Why You Should (And Shouldn’t) Visit Vienna This Winter

I’ve finally ticked Vienna off of my ever-growing travel bucket list. In many ways, my trip was everything I’d hoped for. The city was beautiful, the food was delicious, and the festive atmosphere was electric.

However, there’s a reason why mid-November isn’t a peak tourist time in Vienna. In fact, if you ask me, there’s about 3. And you should probably be aware of them before you visit Vienna in the winter. 

Here’s 3 reasons why winter might not be the best time to visit Vienna, and 3 reasons why you should go anyway.

Vienna in the winter is grey. Very, very grey. 

I had been warned, and as it turns out the weather in Vienna in the winter can be rather miserable. A thick layer of grey cloud seemed to envelope the city for the entirety of our trip. We stayed for 4 days and 3 nights, and not once do I see a glimpse of sun. 

This meant a lot of our activities were restricted to the indoors. Which isn’t necessarily a bad thing…

Vienna in the winter is freezing.

OK, “freezing” might be a slight exaggeration, but it’s definitely not warm. During my trip the temperatures ranged between 5-10°C, and it’s only going to get colder in December, January and February. 

For the time of year, this felt a lot colder than back in the UK. And spending hours wandering around the city and taking in the sights becomes less appealing when your hands are starting to turn blue. 

Although, the chilly temperatures did add to the festive atmosphere at the cozy Christmas Markets (we’ll get to that later). 

Vienna in the winter is deathly quiet.

Perhaps unsurprisingly, there’s not many people out and about on cold winter’s days. Outside of the most touristy areas, the streets were almost empty. Along with the grey, dreary weather, this sometimes felt like I was living in a Nordic crime drama. Atmospheric to say the least.

But beyond the cold and the gloom is a city full of cozy, festive cheer.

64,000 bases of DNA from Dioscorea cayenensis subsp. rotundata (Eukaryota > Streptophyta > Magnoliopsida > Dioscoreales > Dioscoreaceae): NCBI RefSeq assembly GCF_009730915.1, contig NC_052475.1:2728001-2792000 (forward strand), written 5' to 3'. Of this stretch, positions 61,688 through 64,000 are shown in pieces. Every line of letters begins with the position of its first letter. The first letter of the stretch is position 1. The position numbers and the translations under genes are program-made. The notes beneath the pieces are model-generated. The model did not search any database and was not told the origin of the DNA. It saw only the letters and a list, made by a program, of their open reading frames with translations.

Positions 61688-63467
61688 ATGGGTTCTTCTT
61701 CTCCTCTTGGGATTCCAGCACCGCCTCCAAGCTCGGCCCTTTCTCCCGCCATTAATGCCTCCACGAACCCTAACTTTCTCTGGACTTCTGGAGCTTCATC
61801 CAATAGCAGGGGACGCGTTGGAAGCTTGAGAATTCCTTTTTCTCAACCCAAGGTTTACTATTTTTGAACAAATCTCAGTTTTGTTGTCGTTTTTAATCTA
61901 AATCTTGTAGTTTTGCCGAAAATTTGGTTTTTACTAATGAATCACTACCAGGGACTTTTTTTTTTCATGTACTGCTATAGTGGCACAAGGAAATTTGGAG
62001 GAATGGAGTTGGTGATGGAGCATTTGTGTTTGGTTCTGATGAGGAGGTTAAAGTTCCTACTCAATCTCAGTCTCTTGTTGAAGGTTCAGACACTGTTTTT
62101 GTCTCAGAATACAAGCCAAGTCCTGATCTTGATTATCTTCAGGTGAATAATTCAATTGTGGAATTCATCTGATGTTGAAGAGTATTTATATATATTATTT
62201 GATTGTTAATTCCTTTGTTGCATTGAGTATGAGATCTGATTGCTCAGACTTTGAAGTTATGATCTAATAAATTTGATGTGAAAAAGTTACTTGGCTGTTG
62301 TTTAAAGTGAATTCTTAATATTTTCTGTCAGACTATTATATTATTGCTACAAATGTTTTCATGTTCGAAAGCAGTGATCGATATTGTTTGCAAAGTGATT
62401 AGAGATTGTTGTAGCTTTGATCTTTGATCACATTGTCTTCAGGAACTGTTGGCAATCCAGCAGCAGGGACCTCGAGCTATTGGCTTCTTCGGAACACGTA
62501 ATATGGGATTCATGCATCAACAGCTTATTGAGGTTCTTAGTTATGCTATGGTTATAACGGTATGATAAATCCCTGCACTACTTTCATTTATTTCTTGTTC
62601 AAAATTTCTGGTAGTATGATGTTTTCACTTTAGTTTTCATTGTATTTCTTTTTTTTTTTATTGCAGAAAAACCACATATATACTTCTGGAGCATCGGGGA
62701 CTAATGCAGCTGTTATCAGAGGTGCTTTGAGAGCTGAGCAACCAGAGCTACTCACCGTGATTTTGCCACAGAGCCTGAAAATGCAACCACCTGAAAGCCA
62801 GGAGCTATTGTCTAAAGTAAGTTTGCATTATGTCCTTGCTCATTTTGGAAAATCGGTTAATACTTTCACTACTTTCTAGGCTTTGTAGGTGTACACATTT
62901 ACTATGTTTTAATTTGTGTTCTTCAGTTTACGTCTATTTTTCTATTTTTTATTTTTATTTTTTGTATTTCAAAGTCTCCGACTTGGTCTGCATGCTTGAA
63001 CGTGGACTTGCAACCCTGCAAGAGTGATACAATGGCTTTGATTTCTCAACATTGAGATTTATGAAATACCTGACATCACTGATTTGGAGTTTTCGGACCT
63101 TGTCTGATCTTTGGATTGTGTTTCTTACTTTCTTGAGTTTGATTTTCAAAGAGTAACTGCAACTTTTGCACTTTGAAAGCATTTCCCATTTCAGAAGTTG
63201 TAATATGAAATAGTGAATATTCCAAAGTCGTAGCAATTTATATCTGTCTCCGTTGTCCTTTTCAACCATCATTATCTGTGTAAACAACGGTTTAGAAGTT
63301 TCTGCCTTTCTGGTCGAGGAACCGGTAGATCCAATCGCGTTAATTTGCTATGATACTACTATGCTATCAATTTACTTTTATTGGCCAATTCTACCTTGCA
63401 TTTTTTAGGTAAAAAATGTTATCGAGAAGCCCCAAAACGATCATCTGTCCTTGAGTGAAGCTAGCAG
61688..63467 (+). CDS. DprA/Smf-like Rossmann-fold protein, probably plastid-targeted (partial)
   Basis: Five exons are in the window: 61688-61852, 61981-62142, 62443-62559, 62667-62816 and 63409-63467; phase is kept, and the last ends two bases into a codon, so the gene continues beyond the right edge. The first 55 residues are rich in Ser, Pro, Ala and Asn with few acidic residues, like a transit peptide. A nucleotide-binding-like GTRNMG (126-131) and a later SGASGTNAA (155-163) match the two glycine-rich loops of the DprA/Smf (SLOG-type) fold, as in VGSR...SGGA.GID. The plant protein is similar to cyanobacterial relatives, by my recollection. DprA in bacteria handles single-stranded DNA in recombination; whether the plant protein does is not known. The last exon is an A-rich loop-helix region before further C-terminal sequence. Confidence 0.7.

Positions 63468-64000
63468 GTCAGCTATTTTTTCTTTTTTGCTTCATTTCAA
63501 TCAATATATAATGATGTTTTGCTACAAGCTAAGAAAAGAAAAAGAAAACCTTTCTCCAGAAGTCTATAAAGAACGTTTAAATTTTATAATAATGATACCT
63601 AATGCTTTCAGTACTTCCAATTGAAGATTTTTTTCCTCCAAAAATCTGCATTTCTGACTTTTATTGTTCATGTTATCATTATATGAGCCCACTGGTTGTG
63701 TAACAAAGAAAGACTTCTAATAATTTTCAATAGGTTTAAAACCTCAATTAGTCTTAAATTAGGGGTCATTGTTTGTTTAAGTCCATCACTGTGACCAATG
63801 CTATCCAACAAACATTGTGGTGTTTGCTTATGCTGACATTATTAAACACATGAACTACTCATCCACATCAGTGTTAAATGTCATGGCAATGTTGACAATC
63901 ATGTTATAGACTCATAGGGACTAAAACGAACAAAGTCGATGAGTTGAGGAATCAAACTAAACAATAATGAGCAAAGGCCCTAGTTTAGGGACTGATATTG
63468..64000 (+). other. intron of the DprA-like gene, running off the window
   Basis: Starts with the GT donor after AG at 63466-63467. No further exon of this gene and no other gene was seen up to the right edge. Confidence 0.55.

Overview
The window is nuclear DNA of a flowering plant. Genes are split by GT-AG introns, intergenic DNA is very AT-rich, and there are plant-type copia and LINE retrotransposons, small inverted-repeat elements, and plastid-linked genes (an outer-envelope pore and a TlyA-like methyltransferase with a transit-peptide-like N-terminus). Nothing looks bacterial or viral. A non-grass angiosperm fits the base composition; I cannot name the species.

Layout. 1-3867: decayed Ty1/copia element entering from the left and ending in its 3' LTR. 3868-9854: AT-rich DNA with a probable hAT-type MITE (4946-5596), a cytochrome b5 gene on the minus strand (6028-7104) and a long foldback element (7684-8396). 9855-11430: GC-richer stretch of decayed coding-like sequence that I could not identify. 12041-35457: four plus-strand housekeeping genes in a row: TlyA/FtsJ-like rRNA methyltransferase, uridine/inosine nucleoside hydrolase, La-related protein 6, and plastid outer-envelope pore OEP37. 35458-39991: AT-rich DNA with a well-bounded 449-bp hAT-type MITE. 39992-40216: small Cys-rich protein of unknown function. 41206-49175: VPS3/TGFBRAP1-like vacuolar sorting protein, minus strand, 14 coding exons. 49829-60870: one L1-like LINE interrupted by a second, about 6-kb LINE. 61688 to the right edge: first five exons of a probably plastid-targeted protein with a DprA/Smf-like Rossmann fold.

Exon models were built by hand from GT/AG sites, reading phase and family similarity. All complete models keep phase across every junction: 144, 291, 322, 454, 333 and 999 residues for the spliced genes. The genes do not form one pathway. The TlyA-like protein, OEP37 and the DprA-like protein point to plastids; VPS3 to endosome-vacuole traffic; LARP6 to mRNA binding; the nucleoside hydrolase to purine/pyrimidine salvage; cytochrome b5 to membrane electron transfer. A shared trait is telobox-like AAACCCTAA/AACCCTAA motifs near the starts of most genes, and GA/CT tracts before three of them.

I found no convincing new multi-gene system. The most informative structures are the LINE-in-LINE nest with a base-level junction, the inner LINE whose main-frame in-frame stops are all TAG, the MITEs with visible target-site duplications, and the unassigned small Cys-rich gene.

Here’s 3 reasons why you should visit Vienna this winter.

Because the Christmas Markets are incredible.

Winter in Vienna is all about Christmas Markets – the city has been hosting them since the Middle Ages!

It hadn’t occurred to me that the markets would be open as early as November, so when I stumbled across one while exploring on my first day, I was over the moon.

We ended up spending most of our evenings at the biggest, most popular market, Viennese Dream Christmas Market in Rathausplatz. 

Wandering around the traditional market stalls, munching on hot, fresh snacks from the local food vendors, and sipping deliciously sweet glühwein is the absolute best way to spend an evening. And it’s all set amongst some of the most impressive, historic buildings I’ve seen in Europe.

It’s certainly not to be missed.

You can check the specific info for the biggest Christmas Markets here.

Because you can have the ice skating experience of a lifetime. 

Also in the Rathausplatz market complex is the most amazing ice skating track I’ve ever been on. It’s so much more than a regular outdoor ice rink.

A seemingly endless ice path weaves between the lit-up trees, offering incredible views of the square (for when you’re not clinging onto the sides for dear life).

Skating around here was hands down the best thing I did in Vienna. And you’ll love it too!

Because it gives you a perfect excuse to get cozy in a traditional pub and drink hot mulled wine by the gallon.

The best time to snuggle up in an old school pub is when the weather outside is dreary. While the streets are empty, the pubs and restaurants are filled with merry locals, huge schnitzels and the most enormous tankards of beer you’ll ever see.

It’s the ideal place to chill out, chat and warm up after a chilly exploration of the city. And winter is the perfect time to do it.

So yes, you should visit Vienna in the winter.

Venturing over to Vienna in the winter is definitely a worthwhile experience. While the weather will probably be terrible, the opportunity to explore the Christmas markets and cozy up in adorable little pubs will give you a totally different view of the city. A view free from hoards of tourists.

Even better, you’ll probably be able to snap up some super cheap flights too, as the airlines don’t seem to think people want to visit Vienna in the winter months. I imagine they think it’s too cold and there’s nothing to do.

Shhhh, don’t tell them the truth. Let’s keep those flights prices down. It’ll be our little secret.

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